P.S.  If you'd like an email message when I put up new posts, feel free to fill in the Subscribe section on the right side of the blog.  I excitedly told Larry that I was up to NINE followers.  He smiled and chuckled at me - he knows I'm not in this for the stats and is happy that I am finding joy in this journey. :-)

Sunday, 2 December 2012

Happy Treatmas: Gingersnaps

Mwah, mwah, mwah: My blog - have MEESED you!

It has been a crazy-busy fall but I am back.  I've been looking forward to some Christmas sharing, from me to start with, but also from you, I hope, if you have some delicious sweet tradition of your own to tell me about!

I start to feel like baking when December 1st hits.  The rest of the year, I am more inclined to make cakes and other desserts to be sliced up and shared; for Christmas, I love fussing with the individual goodies.

One of the must-makes in my house is gingersnap cookies.  My dad's parents, Howard and Marion Lawton, immigrated to Alberta from Iowa, U.S.A. in 1932.  They became cattle ranchers and lived a simple but interesting life with their four boys and beloved horses.  As a little girl, no older than 9-year-old, my senses captured the typical evening scene in their dining room:  the much-used Scrabble board on the table, sprinkled with fragrant bits of Grandpa's Sail pipe tobacco, half-full coffee cups, a dish of gingersnaps, westerns or mysteries in my grandparents' hands or left open at the last-read page like little tents, Grandma usually wearing a cardigan adorned with a brooch, her hair in a bun, and Grandpa with a bolo tie and a cowboy shirt. 

A display I made for our Lawton family reunion

Yesterday would've been Grandpa Howard's 111th birthday; he passed away on the New Year's Eve before Gregory was born.  Grandma died of cancer when I was in Grade 3, and I remember missing my class' Hallowe'en party for her funeral.  I wish I had had more years with them, but my dad was the youngest brother so I was lucky to have spent as much time with them as I did.  Scrabble and homemade gingersnaps during the holidays are the connections to them I hold dear.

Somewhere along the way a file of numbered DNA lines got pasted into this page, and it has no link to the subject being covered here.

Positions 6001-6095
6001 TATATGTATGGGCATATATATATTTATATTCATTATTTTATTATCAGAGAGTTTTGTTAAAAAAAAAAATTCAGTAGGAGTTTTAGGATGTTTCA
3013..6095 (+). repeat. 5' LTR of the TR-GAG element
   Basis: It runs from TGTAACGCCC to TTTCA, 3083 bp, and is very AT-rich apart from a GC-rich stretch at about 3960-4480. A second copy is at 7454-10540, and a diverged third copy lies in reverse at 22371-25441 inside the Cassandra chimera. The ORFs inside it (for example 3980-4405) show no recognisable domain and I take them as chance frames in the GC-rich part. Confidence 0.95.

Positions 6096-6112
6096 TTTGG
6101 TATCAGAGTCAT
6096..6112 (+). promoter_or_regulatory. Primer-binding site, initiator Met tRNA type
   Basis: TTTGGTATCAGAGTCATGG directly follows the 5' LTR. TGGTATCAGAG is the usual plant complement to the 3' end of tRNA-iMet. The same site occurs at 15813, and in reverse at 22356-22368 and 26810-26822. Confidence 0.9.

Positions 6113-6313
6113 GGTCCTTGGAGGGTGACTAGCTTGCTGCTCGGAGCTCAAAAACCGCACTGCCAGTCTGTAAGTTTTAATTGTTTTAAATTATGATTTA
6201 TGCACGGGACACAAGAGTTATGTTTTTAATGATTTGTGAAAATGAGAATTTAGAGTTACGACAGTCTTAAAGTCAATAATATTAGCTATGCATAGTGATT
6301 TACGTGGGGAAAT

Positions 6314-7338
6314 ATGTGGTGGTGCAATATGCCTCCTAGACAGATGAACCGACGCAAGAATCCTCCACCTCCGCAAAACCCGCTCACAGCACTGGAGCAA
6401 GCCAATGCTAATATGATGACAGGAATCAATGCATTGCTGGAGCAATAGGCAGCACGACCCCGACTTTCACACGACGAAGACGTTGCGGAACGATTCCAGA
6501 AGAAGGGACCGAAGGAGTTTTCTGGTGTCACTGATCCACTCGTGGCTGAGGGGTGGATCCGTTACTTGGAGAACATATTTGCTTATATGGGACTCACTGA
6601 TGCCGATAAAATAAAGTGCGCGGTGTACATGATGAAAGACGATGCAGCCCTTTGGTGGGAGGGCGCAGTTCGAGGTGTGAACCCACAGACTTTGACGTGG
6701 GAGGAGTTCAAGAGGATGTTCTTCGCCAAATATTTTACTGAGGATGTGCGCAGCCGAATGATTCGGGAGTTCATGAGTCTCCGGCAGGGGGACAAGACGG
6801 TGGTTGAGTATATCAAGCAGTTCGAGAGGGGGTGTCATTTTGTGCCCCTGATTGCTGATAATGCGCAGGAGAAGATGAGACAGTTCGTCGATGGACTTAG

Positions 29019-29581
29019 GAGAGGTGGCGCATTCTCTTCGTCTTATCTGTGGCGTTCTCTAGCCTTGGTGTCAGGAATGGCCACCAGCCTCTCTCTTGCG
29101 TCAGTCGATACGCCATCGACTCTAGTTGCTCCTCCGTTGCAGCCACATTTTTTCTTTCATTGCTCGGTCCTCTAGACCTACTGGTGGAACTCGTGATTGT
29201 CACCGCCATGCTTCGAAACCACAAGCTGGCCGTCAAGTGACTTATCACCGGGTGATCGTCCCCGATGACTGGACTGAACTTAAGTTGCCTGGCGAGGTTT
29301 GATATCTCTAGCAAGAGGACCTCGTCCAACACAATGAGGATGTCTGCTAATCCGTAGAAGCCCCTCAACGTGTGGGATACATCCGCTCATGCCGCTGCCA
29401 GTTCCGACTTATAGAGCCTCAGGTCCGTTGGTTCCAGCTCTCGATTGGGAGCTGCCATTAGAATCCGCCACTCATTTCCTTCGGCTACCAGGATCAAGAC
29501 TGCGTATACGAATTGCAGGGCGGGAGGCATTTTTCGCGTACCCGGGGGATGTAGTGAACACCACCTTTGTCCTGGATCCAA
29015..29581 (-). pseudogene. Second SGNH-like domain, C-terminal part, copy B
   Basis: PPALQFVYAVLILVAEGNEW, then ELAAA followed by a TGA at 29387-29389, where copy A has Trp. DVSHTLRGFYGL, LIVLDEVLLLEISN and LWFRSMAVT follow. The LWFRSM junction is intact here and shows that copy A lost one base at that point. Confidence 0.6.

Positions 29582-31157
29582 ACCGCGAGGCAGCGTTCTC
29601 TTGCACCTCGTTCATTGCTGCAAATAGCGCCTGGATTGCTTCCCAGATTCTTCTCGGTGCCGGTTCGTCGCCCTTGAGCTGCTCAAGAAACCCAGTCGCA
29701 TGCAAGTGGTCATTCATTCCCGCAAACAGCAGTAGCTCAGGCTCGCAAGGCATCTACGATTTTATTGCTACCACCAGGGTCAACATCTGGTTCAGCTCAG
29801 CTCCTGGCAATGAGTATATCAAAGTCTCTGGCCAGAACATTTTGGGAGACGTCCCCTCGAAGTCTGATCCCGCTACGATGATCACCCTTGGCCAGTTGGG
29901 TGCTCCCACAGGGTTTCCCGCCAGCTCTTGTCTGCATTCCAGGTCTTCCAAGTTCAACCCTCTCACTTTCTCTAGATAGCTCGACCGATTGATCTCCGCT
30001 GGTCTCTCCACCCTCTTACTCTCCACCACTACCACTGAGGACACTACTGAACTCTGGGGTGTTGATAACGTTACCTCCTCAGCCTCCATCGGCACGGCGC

My favorite cookie recipe is from Company's Company; I found it on their website's Free recipes section! 
  • WARNING: The dough is quite sticky so sometimes I dip my hands in cold water or give them a spray of Pam before rolling the balls. More often, though, I just remind myself, "Oh, yeah, this is the messy'll be over soon..."
  • I usually use the coarse white decorating sugar to roll the cookies in to give them more sparkle and crunch; I make the amount of sugar go further by rolling only the top 2/3 of the cookie in it instead of the whole ball.  Last year, I found and used three varieties of Wilton Sparkling Sugars with beautiful results!

  • The yield given by the recipe isn't usually how many it makes for me though I do follow their 1" ball size.  I wouldn't want them any smaller! 

Hard margarine (or butter), softened                      ¾ cup           175 mL
Granulated sugar                                                   1 cup            250 mL
Large egg                                                              1                  1
Fancy (mild) molasses                                           ½ cup           125 mL
All-purpose flour                                                    2 ½ cups      625 mL
Baking soda                                                           2 tsp.           10 mL
Ground ginger                                                        2 tsp.           10 mL
Ground cinnamon                                                   1 tsp.           5 mL
Salt                                                                       ½ tsp.          2 mL

Granulated sugar, approximately                            ¼ cup          60 mL

Cream margarine and first amount of sugar in large bowl.  Add egg.  Beat well.  Add molasses. Beat until smooth.

Combine next 5 ingredients in medium bowl.  Add to margarine mixture in 2 additions, mixing well after each addition until no dry flour remains.  Roll into 1 inch (2.5 cm) balls.

Roll each ball in second amount of sugar in small bowl until coated.  Arrange about 2 inches (5 cm) apart on greased cookie sheets or ones lined with parchment paper.  Bake in 350°F (175°C) oven for about 10 minutes until just firm. Let stand on cookie sheets for about 5 minutes before removing to wire racks to cool.

Makes about 7 ½ dozen (90) cookies.

1 cookie: 45 Calories; 1.7 g Total Fat (1.1 g Mono, 0.2 g Poly, 0.4 g Sat); 2 mg Cholesterol; 7 g Carbohydrate; trace Fibre; 0 g Protein; 62 mg Sodium

Thank you for coming back to my island after the hiatus!  I hope you will take time to have a cookie-baking date with someone you love and raise a cup of coffee to your own loved ones during the Christmas season.  See you again soon!